0.0.7 • Public • Published


Build JS for your Clay components.


npm install --save clay-build-js



clay build-js


const buildJs = require('clay-build-js');

  // defaults
  watch: false,
  debug: false,
  verbose: false

What this does:

  • For each component's model and component JS file, creates a corresponding Javascript chunk file in public/js using browserify-splitter. These chunks can be combined arbitrarily by resolve-media within the context of a bundle.
  • Exported JS is minified using uglify and transpiled using Babel.
  • Exports client-env.json, which is an array of all env vars used


  • watch: Boolean. Default: false. Watch for changes.
  • verbose: Boolean. Default: false. Log all files written.
  • debug: Boolean. Default: false. Disable bundle-collapser and uglifyify, allowing for easier debugging and faster builds.
  • preBundle: Function. Receives the Browserify bundler as the first argument and runs before bundling. Allows you to add additional dependencies, transforms, and plugins.
  • babelConf: Object. Configuration object for Babel.

Advanced Explanation

Usually, the JavaScript that any page needs is known beforehand, by the developer. For example, you might include a homepage.js script on your homepage and a section.js script on your section pages.

In Clay, a page is made up entirely of arbitrary data -- components. Some components need client-side JavaScript. Any page could theoretically have any combination of components.

So how do we get all the client.js that a page needs on to the page itself? The solution should:

  • Be scalable. It should work with hundreds of components. So we can't simply include all of our client-side Javascript on all of our pages.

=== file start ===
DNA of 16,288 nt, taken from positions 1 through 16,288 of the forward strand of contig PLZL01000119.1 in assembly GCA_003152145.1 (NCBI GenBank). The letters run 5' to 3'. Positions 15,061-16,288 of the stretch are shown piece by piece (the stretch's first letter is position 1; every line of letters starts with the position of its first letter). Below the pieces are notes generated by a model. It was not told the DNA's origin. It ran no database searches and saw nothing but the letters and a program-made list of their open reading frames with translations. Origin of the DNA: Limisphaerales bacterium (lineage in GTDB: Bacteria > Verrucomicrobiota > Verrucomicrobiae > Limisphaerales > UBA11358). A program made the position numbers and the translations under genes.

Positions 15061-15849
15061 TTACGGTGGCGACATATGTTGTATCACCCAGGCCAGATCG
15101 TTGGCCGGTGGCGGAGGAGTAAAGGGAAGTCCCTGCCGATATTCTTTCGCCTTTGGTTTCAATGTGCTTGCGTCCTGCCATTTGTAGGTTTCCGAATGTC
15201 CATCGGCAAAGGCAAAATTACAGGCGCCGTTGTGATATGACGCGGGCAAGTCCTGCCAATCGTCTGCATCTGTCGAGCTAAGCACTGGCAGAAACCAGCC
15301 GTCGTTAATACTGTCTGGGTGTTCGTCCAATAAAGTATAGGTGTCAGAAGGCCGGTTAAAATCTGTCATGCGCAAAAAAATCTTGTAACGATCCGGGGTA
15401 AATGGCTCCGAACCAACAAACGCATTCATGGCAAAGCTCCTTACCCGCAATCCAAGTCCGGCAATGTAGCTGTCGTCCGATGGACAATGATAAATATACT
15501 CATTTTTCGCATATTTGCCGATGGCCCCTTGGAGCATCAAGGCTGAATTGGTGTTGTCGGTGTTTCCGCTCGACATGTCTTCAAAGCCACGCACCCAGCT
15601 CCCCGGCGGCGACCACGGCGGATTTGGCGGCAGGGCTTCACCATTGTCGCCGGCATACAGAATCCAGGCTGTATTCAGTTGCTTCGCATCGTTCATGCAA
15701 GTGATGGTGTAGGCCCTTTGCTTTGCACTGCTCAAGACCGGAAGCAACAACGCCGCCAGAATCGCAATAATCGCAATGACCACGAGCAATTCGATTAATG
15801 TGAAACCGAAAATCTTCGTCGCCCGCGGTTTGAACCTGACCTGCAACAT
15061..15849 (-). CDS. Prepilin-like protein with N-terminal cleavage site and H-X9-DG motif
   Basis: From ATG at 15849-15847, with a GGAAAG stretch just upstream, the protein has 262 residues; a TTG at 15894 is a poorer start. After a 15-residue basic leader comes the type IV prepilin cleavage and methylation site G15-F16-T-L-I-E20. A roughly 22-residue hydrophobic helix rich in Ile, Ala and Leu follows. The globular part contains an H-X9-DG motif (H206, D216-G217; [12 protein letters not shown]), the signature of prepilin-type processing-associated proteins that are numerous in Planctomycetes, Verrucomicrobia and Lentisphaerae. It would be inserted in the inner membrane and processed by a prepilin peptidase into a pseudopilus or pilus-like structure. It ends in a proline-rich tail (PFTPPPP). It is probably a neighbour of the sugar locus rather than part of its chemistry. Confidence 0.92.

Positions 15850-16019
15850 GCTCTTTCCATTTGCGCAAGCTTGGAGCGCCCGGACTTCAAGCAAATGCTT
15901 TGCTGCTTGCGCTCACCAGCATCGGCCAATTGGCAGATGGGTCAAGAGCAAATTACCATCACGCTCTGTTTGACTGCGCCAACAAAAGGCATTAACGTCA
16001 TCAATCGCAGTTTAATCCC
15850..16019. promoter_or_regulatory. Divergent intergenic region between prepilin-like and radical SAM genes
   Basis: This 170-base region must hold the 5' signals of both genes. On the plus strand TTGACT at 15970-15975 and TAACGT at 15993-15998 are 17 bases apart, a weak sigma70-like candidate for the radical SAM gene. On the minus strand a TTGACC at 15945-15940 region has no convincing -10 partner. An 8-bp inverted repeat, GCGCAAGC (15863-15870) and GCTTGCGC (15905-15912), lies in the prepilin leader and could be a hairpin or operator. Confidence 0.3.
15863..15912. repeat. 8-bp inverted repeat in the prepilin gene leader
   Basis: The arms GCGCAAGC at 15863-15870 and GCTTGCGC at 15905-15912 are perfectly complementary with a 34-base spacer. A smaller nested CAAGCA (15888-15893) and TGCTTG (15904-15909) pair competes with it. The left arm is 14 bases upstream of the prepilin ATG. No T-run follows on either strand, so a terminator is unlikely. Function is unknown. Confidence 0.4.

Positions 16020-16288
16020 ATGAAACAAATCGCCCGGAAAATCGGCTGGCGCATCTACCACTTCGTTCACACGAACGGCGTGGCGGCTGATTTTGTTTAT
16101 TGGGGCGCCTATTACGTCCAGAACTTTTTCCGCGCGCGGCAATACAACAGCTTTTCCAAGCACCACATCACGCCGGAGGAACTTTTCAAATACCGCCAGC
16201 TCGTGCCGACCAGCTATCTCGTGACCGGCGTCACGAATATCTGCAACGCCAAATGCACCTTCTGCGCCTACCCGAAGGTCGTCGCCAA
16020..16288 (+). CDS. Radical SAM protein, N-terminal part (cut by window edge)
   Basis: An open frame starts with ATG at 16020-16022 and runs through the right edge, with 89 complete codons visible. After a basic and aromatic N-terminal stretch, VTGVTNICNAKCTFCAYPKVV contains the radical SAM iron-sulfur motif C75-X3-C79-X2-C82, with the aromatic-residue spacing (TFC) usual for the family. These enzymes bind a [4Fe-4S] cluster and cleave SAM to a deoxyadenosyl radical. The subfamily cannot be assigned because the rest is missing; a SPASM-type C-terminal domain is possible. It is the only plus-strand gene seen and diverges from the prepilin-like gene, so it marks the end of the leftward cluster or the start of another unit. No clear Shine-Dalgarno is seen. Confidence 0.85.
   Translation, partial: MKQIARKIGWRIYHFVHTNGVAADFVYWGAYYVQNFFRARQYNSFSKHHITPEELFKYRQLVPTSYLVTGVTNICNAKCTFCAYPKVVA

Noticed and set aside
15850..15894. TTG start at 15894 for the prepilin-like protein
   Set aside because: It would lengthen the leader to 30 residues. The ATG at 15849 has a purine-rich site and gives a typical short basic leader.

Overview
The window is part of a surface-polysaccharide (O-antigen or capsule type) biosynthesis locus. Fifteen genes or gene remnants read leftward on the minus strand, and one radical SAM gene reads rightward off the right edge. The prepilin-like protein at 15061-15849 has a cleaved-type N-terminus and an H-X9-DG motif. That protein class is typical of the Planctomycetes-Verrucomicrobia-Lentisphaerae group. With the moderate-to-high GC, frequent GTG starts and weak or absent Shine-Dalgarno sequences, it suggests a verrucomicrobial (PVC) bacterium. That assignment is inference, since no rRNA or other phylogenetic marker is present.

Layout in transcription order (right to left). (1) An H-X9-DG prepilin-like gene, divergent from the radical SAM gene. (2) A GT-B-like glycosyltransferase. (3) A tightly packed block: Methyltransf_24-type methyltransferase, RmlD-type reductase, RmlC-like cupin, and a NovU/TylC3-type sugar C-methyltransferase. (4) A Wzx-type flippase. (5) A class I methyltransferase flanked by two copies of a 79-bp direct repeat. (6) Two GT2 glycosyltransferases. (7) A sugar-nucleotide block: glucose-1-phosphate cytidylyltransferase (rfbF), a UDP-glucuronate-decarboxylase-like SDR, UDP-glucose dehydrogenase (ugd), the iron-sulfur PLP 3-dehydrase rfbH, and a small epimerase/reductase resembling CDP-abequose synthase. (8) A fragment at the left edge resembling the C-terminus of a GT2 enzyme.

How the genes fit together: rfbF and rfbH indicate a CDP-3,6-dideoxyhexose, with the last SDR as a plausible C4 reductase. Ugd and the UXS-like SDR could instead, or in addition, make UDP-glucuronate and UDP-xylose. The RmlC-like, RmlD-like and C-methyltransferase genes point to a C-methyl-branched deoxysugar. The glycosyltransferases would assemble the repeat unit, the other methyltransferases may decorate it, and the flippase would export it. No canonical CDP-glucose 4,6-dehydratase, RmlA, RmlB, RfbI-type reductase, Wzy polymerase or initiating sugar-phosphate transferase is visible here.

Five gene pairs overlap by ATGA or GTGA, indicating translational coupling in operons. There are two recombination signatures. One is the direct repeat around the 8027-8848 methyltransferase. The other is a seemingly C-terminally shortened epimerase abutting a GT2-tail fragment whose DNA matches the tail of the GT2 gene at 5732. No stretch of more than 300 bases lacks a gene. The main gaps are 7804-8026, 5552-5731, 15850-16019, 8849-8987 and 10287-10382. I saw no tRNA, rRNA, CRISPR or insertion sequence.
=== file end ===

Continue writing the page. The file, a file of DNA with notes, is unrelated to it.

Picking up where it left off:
• Be performant on the server. The server shouldn't have to do a lot of legwork to generate pages with the right JS.
  • Be performant on the client. The client shouldn't have to perform dozens of asynchronous requests to fetch missing JS. The code should be minified.
  • Be convenient for devs. Devs shouldn't have to wait long to see their changes compiled.
  • Enables universal code. That means some require should work client-side and ES6 should be transpiled to ES5.

Clay-build-js resolves all these issues. It scans your Clay installation for component JS, traces their dependencies, and arranges those dependencies into a bundle via Browserify, but splits that bundle into separate chunks using browserify-splitter. It also extracts a dependency registry with browserify-extract-registry, transpiles to ES5 using Babel, and uglifies.

When Clay generates a page, it detects the components that a page contains, determines which module chunks the components need using the registry clay-build-js exported, and includes only those chunks on the page, nesting them in a context in which require works. As a result, a Clay server can effectively generate valid bundles on-the-fly without compromising performance.




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